Citrus projections dip, but remain 'relatively stable' - Florida Politics

Citrus projections dip, but remain ‘relatively stable’

There’s good and bad in the latest United States Department of Agriculture citrus forecast; projected numbers are down, though not by much, signaling stability.

USDA projections released Thursday estimate Florida growers will produce 44.95 million boxes of oranges in the current growing season.

At the start of the citrus season in October, USDA officials estimated the Sunshine State would produce 54 million boxes of oranges. Since then estimates have fallen to the tune of more than 9 million boxes. (These estimates, however, are informed guesswork and the real numbers come after the growing season ends.)

The drastic change, of course, is a result of damage inflicted by Hurricane Irma, which swept through the state in September on a path that officials have described as one that could not have been “more lethal” to Florida citrus. In October, the Florida Department of Agriculture and Consumer Services estimated the citrus industry suffered a $760 million blow. 

But despite May’s forecast being down 50,000 boxes from April’s, those with knowledge of the industry said the estimate is unsurprising and a sign of steadiness.

“With everything Florida Citrus growers have gone through this year, we consider today’s forecast to be relatively stable and not unexpected,” said Shannon Shepp, executive director of the Florida Department of Citrus. “This is an industry choosing to remain optimistic about the future. And part of that optimism comes from the support we’ve received from policy makers, industry and consumers.”

Projections of grapefruit, another citrus crop, also decreased by 50,000 boxes. That margin is more severe than the anticipated reduction of orange production, as the total expected amount of grapefruit is just 3.95 million boxes.

The state’s citrus industry also has been hit by the citrus greening epidemic. The so-far incurable disease attacks the fruit, causing it to turn green and bitter, and eventually killing the tree. The epidemic has waned citrus production in recent decades, though farmers were on track to bounce back — until Irma.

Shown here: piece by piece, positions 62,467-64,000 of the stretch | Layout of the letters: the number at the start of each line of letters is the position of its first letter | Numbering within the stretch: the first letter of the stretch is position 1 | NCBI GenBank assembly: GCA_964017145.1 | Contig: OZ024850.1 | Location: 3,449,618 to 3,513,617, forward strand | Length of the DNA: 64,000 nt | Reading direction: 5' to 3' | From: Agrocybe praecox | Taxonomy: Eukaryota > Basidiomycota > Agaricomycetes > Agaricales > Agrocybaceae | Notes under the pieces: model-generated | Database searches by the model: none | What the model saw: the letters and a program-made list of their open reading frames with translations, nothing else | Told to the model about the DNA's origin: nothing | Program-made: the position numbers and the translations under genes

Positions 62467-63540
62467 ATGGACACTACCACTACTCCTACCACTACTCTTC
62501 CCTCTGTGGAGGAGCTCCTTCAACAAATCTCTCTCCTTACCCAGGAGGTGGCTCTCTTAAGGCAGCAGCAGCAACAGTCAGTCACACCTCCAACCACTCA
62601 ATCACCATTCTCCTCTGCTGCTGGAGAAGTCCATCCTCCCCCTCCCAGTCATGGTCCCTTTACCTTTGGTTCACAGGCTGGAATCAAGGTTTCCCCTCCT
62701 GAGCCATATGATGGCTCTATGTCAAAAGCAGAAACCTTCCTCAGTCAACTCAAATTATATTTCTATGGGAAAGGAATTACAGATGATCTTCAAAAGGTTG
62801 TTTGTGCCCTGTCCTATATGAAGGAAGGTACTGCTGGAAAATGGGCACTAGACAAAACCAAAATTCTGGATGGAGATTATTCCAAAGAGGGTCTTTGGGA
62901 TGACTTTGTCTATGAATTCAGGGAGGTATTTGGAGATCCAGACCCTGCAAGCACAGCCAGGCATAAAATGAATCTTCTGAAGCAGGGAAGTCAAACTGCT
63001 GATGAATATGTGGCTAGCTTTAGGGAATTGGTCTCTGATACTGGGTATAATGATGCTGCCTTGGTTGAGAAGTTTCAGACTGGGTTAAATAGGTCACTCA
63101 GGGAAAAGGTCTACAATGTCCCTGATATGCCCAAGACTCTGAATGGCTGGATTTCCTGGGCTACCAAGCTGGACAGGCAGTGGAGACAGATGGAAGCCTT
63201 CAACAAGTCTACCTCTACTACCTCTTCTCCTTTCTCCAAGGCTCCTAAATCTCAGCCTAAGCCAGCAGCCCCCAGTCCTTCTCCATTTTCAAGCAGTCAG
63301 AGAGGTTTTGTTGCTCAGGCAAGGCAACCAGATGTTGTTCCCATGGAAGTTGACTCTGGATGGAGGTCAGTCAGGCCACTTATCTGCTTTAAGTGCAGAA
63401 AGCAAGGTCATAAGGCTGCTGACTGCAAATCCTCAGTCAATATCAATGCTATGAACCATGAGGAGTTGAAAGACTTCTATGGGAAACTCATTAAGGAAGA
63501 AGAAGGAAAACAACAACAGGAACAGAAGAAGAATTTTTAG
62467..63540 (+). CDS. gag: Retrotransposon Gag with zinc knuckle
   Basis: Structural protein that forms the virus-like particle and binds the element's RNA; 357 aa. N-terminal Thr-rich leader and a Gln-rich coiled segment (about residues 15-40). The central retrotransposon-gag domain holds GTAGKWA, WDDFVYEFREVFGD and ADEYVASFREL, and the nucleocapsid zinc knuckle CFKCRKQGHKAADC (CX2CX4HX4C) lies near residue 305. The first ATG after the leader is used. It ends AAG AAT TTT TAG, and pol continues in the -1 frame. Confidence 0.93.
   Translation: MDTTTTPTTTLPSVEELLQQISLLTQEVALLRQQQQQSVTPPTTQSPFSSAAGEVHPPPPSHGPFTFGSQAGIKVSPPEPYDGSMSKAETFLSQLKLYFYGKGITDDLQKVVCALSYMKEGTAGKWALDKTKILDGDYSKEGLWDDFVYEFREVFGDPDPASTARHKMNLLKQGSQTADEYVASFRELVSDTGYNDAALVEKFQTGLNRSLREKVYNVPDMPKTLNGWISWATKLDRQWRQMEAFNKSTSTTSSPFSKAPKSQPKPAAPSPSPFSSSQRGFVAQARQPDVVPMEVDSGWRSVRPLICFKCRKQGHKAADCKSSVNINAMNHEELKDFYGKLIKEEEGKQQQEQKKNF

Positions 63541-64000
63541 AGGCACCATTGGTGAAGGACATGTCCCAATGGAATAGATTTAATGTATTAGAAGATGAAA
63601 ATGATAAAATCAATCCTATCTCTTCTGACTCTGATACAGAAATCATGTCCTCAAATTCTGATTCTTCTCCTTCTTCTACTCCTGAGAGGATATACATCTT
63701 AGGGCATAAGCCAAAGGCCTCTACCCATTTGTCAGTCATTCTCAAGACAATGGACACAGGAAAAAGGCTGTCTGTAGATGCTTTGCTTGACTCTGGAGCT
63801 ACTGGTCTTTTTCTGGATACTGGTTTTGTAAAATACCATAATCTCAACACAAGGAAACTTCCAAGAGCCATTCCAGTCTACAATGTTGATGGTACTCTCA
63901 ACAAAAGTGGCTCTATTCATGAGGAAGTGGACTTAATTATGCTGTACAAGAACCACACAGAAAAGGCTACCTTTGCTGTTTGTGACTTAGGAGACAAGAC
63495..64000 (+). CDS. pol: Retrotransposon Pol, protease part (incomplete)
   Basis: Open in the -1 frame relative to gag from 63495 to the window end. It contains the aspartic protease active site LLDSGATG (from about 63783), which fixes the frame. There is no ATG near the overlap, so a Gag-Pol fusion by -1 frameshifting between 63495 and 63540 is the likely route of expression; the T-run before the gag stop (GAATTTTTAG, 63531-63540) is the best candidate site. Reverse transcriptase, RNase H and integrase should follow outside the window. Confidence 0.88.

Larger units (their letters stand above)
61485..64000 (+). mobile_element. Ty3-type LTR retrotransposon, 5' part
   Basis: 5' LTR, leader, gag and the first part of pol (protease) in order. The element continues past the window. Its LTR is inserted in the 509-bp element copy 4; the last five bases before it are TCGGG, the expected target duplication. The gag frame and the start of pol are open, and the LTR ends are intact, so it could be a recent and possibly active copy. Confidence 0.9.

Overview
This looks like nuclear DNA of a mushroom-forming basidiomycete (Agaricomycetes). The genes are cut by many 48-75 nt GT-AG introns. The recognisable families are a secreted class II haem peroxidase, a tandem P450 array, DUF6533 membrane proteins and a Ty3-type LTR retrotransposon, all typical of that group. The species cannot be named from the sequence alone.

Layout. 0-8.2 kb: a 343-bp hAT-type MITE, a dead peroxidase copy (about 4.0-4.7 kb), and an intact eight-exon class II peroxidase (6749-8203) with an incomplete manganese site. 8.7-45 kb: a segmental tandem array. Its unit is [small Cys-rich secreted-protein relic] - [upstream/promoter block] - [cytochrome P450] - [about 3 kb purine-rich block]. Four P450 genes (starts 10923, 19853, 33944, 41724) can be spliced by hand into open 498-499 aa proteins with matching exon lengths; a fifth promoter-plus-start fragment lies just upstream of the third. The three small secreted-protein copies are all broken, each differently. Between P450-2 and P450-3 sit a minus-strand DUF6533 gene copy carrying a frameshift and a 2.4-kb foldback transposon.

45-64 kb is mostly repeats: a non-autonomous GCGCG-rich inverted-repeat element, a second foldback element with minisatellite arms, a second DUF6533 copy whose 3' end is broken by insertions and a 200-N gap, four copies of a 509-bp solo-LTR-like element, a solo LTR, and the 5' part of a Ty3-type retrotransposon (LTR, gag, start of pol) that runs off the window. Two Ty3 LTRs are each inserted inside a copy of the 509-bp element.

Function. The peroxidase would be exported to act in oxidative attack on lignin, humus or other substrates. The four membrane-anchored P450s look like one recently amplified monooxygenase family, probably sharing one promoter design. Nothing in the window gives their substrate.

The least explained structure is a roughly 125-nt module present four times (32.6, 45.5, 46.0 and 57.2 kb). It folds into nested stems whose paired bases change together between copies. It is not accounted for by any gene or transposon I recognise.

Referencing Irma, Florida Agriculture Commissioner Adam Putnam said the anticipated reductions were a “reminder of the continued struggles of Florida’s iconic citrus industry.”

But he also highlighted work done in April at the federal level, which is expected to be a game changer for Florida growers. In early April, Putnam, along with Gov. Rick Scott and U.S. Sens. Marco Rubio and Bill Nelson, increased pressure on the USDA to disperse funds to Florida farmers authorized by the federal government’s $2.36 billion disaster-relief package.

Later in April, USDA Secretary Sonny Perdue announced a few details and a rough timeline for implementing the relief plan, known as the 2017 Wildfires and Hurricanes Indemnity Program

Perdue also announced that a $340 million block grant would be made available to Irma-affected farmers during the 2018-2020 crop year. That’s in addition to the $2.36 billion package.

Thanking everyone involved, including the agriculture industry and elected officials at every government level, Putnam assured again on Thursday, “A much-needed disaster relief package is on the way to help growers get back on their feet.”

Show Buttons
Hide Buttons